The unanimous court decision is a win for smaller mobile companies, which can now offer national calling and data plans.
Mobile operators must allow users of competing wireless carriers to use their data networks when operating outside their home territory, the United States Court of Appeals for the District of Columbia ruled this week.
The appeals court agreed with an earlier FCC ruling on the issue. The decision required that data be treated the same as voice-service roaming by customers of other carriers. The ruling opens the door to smartphone users.
The unanimous (3-0) court decision is a win for smaller mobile companies, who can now offer national calling and data plans. Verizon Wireless, which had challenged the FCC’s data roaming order in 2011, looks to be the loser in this case. Verizon had argued that the FCC did not have authority to oversee data communications on wireless broadband networks and that it was imposing “common carrier” regulations on carriers, essentially regulating them like public utilities.
“As we made clear throughout the case,” Ed McFadden, a Verizon spokesman, told The New York Times, “Verizon Wireless regularly enters into such data roaming agreements on commercially reasonable terms to meet the needs of consumers, and will continue to do so.”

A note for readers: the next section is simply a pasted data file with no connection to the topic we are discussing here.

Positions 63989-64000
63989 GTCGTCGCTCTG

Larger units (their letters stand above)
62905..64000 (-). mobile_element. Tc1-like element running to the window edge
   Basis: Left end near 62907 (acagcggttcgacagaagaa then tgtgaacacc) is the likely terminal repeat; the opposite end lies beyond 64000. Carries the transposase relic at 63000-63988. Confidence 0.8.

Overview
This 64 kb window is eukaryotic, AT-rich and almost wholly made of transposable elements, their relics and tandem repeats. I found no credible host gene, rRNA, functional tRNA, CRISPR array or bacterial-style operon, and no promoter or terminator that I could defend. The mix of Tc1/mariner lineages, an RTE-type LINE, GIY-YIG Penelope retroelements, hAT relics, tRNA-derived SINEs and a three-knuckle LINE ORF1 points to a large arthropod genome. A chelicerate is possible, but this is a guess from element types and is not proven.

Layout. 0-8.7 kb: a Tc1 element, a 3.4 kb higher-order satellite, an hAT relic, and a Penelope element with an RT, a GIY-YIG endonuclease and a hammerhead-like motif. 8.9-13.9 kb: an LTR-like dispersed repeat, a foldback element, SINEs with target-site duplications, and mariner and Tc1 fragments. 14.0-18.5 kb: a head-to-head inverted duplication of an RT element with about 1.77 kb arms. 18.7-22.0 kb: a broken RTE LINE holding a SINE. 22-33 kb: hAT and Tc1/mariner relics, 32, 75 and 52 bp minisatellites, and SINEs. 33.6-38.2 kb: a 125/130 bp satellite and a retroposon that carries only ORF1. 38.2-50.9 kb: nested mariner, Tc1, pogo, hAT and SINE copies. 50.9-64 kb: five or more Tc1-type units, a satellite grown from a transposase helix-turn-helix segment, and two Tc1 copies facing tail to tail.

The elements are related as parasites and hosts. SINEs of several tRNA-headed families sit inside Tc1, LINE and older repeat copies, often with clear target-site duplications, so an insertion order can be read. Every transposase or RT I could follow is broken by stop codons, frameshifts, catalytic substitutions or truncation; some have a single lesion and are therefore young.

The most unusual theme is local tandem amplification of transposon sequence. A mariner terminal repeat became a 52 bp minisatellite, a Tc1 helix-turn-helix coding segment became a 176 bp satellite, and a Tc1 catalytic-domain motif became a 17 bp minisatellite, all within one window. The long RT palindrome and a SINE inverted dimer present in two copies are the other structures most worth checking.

The decision has broad implications for the FCC, analysts told the newspaper.
“This does bode well for the FCC’s ability to assert its authority in regulating wireless services,” said Andrew Jay Schwartzman, senior vice president and policy director for the Media Access Project, a nonprofit law firm that promotes consumer choice. “This is the first time these issues have come up in the context of data, which obviously is our future.”
Julius Genachowski, FCC chairman, went further, telling The New York Times that the court’s opinion “confirms the FCC’s authority to promote broadband competition and protect broadband consumers.”
John Bergmayer, senior staff lawyer at Public Knowledge, which filed a brief supporting the FCC, noted to the newspaper that many of the legal arguments Verizon made in the case are also part of another challenge in the same court.
In that case, Verizon is trying to overturn the agency’s Open Internet order, a 2011 regulation that contains elements of net neutrality rules. Those rules require Internet service providers to treat all traffic equally — rather than favoring some transmissions over another.
In its early stages, the Open Internet case has not yet been argued before the appeals court. But FCC officials told the newspaper they think the appeals court, in Tuesday’s case, rejected at least one of the arguments Verizon makes in the Open Internet case.